Were it enacted, the RNC's Ronald Reagan purity test would've also put Reagan in the crosshairs for a number of his signature domestic policies. Oppose "Obama-style, government-run health care"? As governor of California, Reagan nurtured and eventually expanded Medi-Cal, the nation's largest Medicaid program. Support "market-based energy reforms"? In California, Reagan established the Air Resources Board to intervene in the market and fight smog; as president, he signed more wilderness-protections laws than any president before or since. Oppose "amnesty for illegal immigrants"? In 1986, Reagan passed the Immigration Reform and Control Act, which eventually granted amnesty to 2.7 million illegal immigrants, and he continued to speak out for immigration rights after leaving office. Support "the right to keep and bear arms by opposing government restrictions on gun ownership"? Actually, Reagan was a staunch backer of the Brady Bill, urging Congress in 1991 to "enact it without further delay." To win the RNC's blessing, according to the purity test, a candidate would've had to support eight of 10 so-called Reaganite principles. But Reagan himself wouldn't have come close.

Ronald and Nancy Reagan honor the American victims of an attack on the U.S. Embassy in Beirut, Lebanon, in 1983. Of the 63 people who died, most were CIA and embassy staff. NARA

Foreign policy is where Reagan seems safest, at least at first glance. But despite his Cold Warrior bona fides, the Gipper still would've had a tough time pleasing today's conservatives. For starters, he refused to send more troops to the region when Hezbollah murdered 243 U.S. servicemen in Beirut in 1983, choosing instead to immediately withdraw the Marines remaining in Lebanon. Now that would be a violation of the RNC resolution requiring candidates to back "military-recommended troop surges" in the Middle East. And in 1981, Reagan condemned Israel's preventive strike on an Iraqi nuclear reactor, which doesn't jibe with the RNC's demand to "[support] effective action to eliminate th[e] nuclear weapons threat" in North Korea and Iran. Sure, Reagan may have ended the Cold War and all. But would it have been enough to win the Iowa caucuses?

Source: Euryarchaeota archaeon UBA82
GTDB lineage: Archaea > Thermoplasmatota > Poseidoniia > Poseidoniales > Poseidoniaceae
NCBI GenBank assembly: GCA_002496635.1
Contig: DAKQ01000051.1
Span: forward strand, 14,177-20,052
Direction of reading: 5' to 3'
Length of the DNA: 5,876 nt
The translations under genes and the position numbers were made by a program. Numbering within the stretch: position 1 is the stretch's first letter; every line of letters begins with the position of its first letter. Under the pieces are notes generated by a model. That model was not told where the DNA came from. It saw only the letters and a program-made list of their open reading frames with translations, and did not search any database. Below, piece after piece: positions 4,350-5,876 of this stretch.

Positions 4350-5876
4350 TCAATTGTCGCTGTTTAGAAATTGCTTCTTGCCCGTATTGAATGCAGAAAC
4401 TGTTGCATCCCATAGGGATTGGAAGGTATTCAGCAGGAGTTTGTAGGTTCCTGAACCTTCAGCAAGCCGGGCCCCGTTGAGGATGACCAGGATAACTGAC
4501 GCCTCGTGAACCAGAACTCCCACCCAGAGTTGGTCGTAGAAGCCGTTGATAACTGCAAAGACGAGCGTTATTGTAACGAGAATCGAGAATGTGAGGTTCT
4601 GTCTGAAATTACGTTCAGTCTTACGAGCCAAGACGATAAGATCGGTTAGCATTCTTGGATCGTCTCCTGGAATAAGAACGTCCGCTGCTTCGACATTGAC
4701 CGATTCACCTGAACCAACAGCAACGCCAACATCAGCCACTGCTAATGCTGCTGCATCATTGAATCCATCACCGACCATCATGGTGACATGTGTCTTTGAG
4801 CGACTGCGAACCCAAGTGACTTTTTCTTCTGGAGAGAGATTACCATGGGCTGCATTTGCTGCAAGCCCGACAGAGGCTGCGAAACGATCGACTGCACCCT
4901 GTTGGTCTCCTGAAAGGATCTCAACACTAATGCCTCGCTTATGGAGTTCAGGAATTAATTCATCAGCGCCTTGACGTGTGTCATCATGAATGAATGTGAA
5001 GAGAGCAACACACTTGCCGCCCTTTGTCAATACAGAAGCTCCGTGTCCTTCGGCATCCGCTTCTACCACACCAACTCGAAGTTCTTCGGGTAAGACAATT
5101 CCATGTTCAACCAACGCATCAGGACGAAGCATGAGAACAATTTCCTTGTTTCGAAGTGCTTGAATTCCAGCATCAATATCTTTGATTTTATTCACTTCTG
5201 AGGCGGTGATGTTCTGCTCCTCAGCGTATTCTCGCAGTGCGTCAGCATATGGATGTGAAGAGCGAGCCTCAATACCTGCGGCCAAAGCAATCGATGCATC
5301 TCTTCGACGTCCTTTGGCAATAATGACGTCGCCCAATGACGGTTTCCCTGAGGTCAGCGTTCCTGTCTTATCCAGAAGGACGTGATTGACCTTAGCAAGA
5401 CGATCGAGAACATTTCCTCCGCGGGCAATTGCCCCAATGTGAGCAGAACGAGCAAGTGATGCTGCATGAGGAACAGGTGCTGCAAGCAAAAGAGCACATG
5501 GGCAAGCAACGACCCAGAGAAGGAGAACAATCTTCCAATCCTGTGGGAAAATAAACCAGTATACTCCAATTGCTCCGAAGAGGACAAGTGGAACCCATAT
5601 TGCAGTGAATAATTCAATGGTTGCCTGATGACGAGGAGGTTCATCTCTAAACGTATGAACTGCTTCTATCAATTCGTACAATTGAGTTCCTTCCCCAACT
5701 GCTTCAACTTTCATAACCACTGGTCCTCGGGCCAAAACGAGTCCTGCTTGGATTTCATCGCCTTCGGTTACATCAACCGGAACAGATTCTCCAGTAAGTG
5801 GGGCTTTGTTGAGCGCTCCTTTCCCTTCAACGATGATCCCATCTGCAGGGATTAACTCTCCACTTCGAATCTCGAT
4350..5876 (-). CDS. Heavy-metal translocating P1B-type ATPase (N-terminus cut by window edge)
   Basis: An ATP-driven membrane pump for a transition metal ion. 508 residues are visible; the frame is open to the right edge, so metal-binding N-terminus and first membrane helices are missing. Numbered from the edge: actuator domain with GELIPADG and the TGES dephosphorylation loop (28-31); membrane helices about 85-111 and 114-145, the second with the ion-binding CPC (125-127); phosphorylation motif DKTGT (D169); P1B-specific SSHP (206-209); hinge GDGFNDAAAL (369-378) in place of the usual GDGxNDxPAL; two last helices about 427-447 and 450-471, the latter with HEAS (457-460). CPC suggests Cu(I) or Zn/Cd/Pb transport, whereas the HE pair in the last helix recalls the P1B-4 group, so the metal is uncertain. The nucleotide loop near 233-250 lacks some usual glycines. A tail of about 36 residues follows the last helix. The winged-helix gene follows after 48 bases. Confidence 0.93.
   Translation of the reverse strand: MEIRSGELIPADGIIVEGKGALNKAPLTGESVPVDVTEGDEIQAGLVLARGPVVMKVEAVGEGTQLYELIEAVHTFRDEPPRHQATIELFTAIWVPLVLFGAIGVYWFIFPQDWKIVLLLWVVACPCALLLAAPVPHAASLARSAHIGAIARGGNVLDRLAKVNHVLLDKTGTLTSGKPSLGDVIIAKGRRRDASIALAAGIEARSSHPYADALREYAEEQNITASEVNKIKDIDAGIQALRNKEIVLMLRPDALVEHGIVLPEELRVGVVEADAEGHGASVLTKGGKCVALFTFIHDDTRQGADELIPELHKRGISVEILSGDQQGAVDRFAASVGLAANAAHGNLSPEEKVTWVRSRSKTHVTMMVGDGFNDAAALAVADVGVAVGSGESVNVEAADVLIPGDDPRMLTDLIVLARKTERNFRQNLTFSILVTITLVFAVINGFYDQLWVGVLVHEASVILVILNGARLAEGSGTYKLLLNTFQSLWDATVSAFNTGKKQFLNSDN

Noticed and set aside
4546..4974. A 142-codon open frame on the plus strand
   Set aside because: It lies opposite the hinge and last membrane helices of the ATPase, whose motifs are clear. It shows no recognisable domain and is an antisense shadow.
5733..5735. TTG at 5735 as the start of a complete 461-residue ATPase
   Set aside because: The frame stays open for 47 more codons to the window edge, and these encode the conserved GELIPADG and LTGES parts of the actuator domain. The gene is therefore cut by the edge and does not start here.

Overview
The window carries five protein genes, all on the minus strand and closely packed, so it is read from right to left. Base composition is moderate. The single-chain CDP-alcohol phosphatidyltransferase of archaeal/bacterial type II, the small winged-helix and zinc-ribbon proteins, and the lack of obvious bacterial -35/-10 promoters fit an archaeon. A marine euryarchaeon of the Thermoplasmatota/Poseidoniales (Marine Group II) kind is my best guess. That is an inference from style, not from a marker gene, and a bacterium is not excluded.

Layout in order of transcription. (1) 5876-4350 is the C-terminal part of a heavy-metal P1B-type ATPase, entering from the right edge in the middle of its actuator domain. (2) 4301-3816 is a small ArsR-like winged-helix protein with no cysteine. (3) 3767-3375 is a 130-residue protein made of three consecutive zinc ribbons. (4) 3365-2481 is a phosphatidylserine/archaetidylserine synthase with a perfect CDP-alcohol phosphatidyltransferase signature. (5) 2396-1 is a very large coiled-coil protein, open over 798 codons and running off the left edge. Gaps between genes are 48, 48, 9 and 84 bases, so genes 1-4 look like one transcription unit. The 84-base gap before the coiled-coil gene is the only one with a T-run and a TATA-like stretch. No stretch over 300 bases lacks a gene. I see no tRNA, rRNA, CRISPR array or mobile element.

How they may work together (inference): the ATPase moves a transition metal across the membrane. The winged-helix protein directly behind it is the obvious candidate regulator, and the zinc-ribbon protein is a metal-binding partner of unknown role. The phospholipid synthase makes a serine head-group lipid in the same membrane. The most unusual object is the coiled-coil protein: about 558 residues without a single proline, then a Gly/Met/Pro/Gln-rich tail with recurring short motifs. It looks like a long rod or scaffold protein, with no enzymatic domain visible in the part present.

Reagan was born in 1911, and his social views were largely in line with midcentury norms. But compared with other conservatives—especially the evangelicals who helped elect him and still dominate the GOP base—his record on social issues while in office was remarkably undogmatic, especially for his time. In 1967, he signed a law in California that legalized millions of abortions. In 1978, he opposed California's Proposition 6 ballot initiative, which would've barred gay men and women from working in public schools, and risked what his advisers predicted would be political suicide in taking to the airwaves to denounce it. Later, Reagan would become the first president to host an openly gay couple overnight at the White House. In 1981, he defied Jerry Falwell and other evangelical leaders by nominating Sandra Day O'Connor to the Supreme Court. A moderate, she would go on, along with one of Reagan's other nominees, Anthony Kennedy, to vote to uphold Roe v. Wade. As political commentator Peter Beinart has put it: "Turns out this Reagan guy wasn't really that Reaganite after all."

This article was excerpted from the Newsweek special edition Reagan: The Last Conservative by Issue Editor James Ellis. For more about the life, legacy and long shadow of President Ronald Reagan, pick up a copy today.

Ronald Reagan
Courtesy Ronald Reagan Presidential Library and Museum; Digital imaging by Meg Reinhardt/Topix Media Lab.